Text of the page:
Here at AntarcticGlaciers.org we have been busy making many updates to the website. We are particularly keen to update the website to bring it in to line with the reformed A-Level syllabus, and also to update and rewrite some of the older content, and improve the website as a resource to promote public understanding of glaciers and climate change.
Since AntarcticGlaciers.org was founded 6.5 years ago, we have undergone substantial improvements and learned a lot over the years. This outreach endeavour, motivated by a desire to publicly communicate the risks that climate change and rising sea levels pose to our world’s glaciers and ice sheets, has evolved into one of the premier sites on this subject. This website aims to inspire both interested adults and also young people and school children with geology and geomorphology, and specifically targets teachers to supply them with engaging, original content that they can use in lesson planning.
As part of Earth Week 2014, the Geological Society ran a competition to find the UK’s top 100 Geosites. The competition can be followed on Twitter with the #100Geosites hashtag.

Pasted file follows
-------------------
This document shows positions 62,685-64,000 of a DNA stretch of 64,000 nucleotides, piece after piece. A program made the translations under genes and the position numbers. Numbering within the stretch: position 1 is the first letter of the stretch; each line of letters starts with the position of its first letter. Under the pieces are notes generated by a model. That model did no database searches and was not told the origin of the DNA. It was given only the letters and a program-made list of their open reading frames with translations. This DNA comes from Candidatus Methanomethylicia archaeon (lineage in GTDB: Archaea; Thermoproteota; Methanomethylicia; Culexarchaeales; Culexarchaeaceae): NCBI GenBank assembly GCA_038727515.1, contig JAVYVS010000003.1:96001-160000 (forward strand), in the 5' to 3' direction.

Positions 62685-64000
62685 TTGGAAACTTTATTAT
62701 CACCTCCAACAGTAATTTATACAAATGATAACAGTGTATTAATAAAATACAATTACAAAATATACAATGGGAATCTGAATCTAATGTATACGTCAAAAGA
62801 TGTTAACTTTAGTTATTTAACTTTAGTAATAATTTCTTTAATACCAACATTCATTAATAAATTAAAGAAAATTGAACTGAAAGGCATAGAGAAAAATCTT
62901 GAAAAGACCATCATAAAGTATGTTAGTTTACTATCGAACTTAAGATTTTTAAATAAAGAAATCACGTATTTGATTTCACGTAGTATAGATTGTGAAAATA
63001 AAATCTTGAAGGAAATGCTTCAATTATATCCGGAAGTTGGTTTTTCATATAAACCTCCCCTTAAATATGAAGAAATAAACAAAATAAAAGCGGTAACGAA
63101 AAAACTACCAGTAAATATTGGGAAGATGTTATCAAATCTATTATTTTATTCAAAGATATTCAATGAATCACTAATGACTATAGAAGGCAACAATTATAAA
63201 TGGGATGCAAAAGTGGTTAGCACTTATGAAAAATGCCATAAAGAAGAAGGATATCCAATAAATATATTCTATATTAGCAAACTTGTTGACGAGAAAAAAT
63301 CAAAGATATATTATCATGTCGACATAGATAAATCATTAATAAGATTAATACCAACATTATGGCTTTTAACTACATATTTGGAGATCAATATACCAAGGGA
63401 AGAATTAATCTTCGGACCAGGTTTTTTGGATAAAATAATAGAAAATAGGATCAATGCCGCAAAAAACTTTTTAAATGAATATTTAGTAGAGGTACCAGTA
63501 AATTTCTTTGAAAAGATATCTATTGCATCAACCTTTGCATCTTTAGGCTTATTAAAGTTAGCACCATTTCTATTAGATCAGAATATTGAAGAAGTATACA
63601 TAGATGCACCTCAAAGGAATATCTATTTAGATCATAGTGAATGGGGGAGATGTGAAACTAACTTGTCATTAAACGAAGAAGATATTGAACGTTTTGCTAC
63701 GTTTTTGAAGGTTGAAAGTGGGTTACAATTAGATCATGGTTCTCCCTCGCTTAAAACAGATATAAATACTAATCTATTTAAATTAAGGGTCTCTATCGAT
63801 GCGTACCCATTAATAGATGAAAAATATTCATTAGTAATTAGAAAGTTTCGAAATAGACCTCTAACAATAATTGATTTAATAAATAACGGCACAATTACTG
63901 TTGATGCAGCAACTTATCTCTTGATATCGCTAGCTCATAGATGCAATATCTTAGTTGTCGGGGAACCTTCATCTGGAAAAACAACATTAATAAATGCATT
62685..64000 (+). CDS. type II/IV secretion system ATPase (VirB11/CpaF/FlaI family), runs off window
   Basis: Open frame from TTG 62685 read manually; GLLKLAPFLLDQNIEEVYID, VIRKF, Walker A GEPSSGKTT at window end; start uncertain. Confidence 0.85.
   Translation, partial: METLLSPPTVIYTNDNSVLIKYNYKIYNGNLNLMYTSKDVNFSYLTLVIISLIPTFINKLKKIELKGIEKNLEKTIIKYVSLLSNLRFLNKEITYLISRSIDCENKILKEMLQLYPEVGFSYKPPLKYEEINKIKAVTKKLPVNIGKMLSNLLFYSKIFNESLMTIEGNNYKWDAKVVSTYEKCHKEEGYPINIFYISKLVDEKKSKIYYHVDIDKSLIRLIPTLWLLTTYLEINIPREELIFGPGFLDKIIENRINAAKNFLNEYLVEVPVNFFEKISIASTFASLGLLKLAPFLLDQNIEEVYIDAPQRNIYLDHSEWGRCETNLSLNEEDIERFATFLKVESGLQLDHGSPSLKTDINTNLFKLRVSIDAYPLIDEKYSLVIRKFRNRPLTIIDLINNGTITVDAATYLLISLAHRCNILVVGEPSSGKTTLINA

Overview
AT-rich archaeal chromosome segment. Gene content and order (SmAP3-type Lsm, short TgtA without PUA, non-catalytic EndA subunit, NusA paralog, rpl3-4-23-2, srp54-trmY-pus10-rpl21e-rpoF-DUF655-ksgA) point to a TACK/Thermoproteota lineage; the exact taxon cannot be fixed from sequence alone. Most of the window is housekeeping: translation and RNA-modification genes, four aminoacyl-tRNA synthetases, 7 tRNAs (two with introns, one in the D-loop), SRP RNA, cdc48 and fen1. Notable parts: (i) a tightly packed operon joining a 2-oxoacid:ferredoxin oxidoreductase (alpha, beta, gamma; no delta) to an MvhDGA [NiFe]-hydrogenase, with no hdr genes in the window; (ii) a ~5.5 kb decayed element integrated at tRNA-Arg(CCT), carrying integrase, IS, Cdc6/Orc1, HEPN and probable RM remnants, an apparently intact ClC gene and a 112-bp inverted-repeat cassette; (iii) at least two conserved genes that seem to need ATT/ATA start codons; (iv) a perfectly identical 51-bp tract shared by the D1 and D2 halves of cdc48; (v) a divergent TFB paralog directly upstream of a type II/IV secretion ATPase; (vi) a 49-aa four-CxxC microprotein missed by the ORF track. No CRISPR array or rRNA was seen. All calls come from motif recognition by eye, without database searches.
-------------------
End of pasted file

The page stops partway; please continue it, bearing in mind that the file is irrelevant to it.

The results were published as an online clickable map and the results were highlighted on the BBC. This map is ideal for choosing your next UK holiday destination!
Not to be outdone, the Quaternary Research Association has highlighted, as part of its 50th Anniversary celebrations, the UK’s top 50 Quaternary sites. Again, this is presented as an online clickable map. Continue reading
Davies, B.J., and Glasser, N.F., 2014. Analysis of www.AntarcticGlaciers.org as a tool for online science communication. Journal of Glaciology 60(220), 399-406.
Download the preprint: Davies_et_al_2014_preprint.
The following is a shorter, simpler version of the published paper.
Science communication for the time-limited academic
Academic research into climate change is driven by pressing human concerns. Because climate change has the potential to seriously affect our society, the effective communication of this research is increasingly important1. As such, increasing numbers of academics and researchers are taking part in public engagement2-4. But a key question is,
How can time-limited academics, who work in full-time positions, implement effective outreach strategies with limited budgets?
What is Search Engine Optimisation?
This is an exciting time to be a scientist interested in science communication. More and more academics are taking the bull by the horns and are starting up blogs and websites. Many NERC-funded research projects now have their own website. But what’s the point in having a blog if no one reads it? Continue reading
People often ask me how I find the time to update and maintain this website. The truth is, I make time for outreach in a number of ways. Continue reading